10. HAVE YOU GOTTEN MULTIPLE COSTS FROM MULTIPLE DEALERS?
Buying a new car is a major financial decision. So, it’s defs not a bad idea to shop around and get quotes from a few dealers to be sure you're getting the best price. Some car manufacturers, such as Tesla, Honda and Mercedes-Benz, have a fixed price sales model. This means that prices will be the same everywhere you go with no room for negotiation. But you can still haggle with dealers if you’re buying cars from manufacturers such as Toyota, Mazda or Kia.
For cars from brands that haven’t adopted the fixed price sales models, it’s definitely worth your time having a squiz at the prices you can get at different dealerships.
WHAT TO DO BEFORE PURCHASING A NEW CAR
Before you head to the dealership, you need to do your homework. If you turn up unsure of what you want, you risk leaving with a sporty red convertible when you really wanted a sensible sedan. Or vice versa! Here’s the prep work you can do to make sure you get the car of your dreams.
DO YOUR RESEARCH
Doing your research is your first step. Figure what you need and what you want, and then you can find a car that fits your lifestyle. Once you’ve worked that out, then you can align what you want with your budget.
Luckily for you, you have the whole damn internet at your disposal for this step. A great place to start is reading reviews of cars that are suited to your lifestyle. You could ask Google what the best family cars are, or the best first cars, or even the best cars to take into the Australian wilderness for a number of months. Research like this will help you stack manufacturers and models up against each other by price, features and practicality, and might even uncover makes and models you wouldn’t have considered or even heard about.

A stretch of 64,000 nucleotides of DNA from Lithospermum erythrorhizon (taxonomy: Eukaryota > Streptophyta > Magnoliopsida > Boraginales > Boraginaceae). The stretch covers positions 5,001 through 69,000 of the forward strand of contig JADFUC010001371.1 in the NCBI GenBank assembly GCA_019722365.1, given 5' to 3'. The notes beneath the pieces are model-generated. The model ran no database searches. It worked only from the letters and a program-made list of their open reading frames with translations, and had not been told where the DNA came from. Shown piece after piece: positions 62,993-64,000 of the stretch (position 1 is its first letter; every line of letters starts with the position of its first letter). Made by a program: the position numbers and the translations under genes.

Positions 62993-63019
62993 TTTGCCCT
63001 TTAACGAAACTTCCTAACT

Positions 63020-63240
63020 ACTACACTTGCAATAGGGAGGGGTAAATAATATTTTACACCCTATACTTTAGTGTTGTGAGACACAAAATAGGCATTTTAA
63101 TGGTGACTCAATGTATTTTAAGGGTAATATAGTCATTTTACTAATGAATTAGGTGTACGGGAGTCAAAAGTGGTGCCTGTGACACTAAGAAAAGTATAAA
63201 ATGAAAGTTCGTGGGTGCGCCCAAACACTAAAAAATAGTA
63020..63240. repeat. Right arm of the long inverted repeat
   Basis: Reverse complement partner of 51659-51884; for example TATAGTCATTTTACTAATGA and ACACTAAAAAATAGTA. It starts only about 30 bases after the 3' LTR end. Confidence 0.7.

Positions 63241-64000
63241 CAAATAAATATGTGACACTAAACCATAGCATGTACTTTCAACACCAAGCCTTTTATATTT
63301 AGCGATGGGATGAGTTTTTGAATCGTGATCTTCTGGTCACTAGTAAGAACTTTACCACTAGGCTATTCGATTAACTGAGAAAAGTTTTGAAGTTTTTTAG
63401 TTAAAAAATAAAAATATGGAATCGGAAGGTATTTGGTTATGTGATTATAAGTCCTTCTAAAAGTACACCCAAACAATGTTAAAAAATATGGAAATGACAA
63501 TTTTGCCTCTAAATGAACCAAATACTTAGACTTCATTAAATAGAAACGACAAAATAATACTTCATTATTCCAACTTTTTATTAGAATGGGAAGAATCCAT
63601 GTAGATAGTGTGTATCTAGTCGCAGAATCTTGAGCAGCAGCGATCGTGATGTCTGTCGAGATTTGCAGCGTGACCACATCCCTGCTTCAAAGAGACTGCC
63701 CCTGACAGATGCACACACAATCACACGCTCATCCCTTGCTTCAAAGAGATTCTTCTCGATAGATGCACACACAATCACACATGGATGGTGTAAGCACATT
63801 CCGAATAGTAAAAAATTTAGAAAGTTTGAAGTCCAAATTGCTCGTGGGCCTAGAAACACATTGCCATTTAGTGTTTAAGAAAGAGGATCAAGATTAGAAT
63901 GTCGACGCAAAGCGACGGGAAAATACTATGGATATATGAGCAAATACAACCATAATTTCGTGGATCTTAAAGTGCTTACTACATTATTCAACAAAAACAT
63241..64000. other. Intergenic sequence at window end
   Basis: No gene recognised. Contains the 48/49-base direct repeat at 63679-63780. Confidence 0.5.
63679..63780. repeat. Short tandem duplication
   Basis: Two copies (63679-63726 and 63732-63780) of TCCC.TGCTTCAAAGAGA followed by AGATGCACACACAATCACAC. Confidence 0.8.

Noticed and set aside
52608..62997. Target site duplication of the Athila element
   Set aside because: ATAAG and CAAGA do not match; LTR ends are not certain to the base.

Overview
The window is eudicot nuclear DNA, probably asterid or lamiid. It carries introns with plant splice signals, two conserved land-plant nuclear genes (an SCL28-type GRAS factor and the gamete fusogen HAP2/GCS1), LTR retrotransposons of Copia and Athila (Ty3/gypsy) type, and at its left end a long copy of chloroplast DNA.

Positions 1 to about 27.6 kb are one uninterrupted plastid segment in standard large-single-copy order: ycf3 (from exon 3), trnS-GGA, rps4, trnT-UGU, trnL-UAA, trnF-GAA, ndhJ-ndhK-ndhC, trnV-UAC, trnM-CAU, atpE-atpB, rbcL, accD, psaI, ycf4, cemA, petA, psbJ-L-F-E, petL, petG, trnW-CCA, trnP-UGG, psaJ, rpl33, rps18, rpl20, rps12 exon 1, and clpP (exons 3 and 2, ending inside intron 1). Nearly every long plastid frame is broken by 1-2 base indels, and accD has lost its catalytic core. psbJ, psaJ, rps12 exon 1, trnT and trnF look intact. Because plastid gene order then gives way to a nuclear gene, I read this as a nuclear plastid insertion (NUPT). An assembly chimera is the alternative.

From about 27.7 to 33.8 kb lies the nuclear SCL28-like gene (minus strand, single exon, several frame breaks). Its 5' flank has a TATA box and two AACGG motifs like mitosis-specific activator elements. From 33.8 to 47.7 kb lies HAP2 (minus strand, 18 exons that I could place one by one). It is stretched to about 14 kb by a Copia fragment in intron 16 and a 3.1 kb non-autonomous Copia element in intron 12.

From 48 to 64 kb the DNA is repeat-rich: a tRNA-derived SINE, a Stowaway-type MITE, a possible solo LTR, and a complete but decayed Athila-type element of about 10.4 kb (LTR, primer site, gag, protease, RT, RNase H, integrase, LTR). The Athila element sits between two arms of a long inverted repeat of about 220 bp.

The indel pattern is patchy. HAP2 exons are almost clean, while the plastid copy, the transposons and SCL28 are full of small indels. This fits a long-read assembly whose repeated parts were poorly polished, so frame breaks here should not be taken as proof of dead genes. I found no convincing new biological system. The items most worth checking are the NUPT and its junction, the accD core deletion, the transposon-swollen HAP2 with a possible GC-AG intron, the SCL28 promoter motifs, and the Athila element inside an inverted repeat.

CHECK FOR REPLACEMENTS OR FUTURE UPDATES
Once you’ve narrowed down your options and have a good idea of what you want, now is a great time to see if your chosen cars have any significant updates coming up in the next few months. They may even be scheduled to be phased out. Year-to-year updates on cars are usually superficial, including little aesthetic tweaks or added features to the interior. But sometimes these additions will be accompanied by some major updates that you might be keen on, like new engines with improved fuel economy, safety features, entertainment and comfort features or just spiffy tech that you can play with. So it’s worth doing a bit of research to find out if the incoming updates are something you’d be interested in, and you can wait around until those models drop. If the updates aren’t important to you, you can still wait until the new updates drop, because the older versions may have decreased in price.
FOCUS ON THE CAR, NOT THE BRAND
Don’t get caught up on what manufacturer or brand you want, and instead focus on the model of the car. Of course some brands will be more reliable than others, and your research will be able to tell which manufacturers have the best reputation. From there, you can whittle down the models you’re after by features and price. All we’re saying is, don’t get a BMW if a Mazda 3 is going to suit you better. And vice versa.
ENSURE IT'S A CAR THAT YOU'RE CAPABLE OF DRIVING